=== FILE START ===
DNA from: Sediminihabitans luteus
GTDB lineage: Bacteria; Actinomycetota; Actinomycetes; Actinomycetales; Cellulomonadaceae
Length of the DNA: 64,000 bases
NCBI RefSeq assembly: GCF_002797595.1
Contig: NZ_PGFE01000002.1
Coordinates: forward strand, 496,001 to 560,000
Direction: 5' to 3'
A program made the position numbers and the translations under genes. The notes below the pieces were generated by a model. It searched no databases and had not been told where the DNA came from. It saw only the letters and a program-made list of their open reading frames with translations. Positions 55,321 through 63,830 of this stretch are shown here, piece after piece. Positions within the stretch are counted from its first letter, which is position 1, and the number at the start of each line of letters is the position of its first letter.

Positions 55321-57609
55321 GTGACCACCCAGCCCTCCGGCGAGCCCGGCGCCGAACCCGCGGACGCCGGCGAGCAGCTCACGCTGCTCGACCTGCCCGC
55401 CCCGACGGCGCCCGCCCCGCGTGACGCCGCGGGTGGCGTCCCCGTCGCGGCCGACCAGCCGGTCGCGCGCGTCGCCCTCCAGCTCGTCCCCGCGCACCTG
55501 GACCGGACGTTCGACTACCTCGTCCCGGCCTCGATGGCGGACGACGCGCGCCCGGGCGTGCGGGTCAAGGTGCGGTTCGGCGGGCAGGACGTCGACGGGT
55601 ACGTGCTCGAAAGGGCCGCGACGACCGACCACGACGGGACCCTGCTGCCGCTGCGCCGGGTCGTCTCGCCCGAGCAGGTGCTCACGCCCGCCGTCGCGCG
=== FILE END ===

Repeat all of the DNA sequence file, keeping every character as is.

DNA from: Sediminihabitans luteus
GTDB lineage: Bacteria; Actinomycetota; Actinomycetes; Actinomycetales; Cellulomonadaceae
Length of the DNA: 64,000 bases
NCBI RefSeq assembly: GCF_002797595.1
Contig: NZ_PGFE01000002.1
Coordinates: forward strand, 496,001 to 560,000
Direction: 5' to 3'
A program made the position numbers and the translations under genes. The notes below the pieces were generated by a model. It searched no databases and had not been told where the DNA came from. It saw only the letters and a program-made list of their open reading frames with translations. Positions 55,321 through 63,830 of this stretch are shown here, piece after piece. Positions within the stretch are counted from its first letter, which is position 1, and the number at the start of each line of letters is the position of its first letter.

Positions 55321-57609
55321 GTGACCACCCAGCCCTCCGGCGAGCCCGGCGCCGAACCCGCGGACGCCGGCGAGCAGCTCACGCTGCTCGACCTGCCCGC
55401 CCCGACGGCGCCCGCCCCGCGTGACGCCGCGGGTGGCGTCCCCGTCGCGGCCGACCAGCCGGTCGCGCGCGTCGCCCTCCAGCTCGTCCCCGCGCACCTG
55501 GACCGGACGTTCGACTACCTCGTCCCGGCCTCGATGGCGGACGACGCGCGCCCGGGCGTGCGGGTCAAGGTGCGGTTCGGCGGGCAGGACGTCGACGGGT
55601 ACGTGCTCGAAAGGGCCGCGACGACCGACCACGACGGGACCCTGCTGCCGCTGCGCCGGGTCGTCTCGCCCGAGCAGGTGCTCACGCCCGCCGTCGCGCG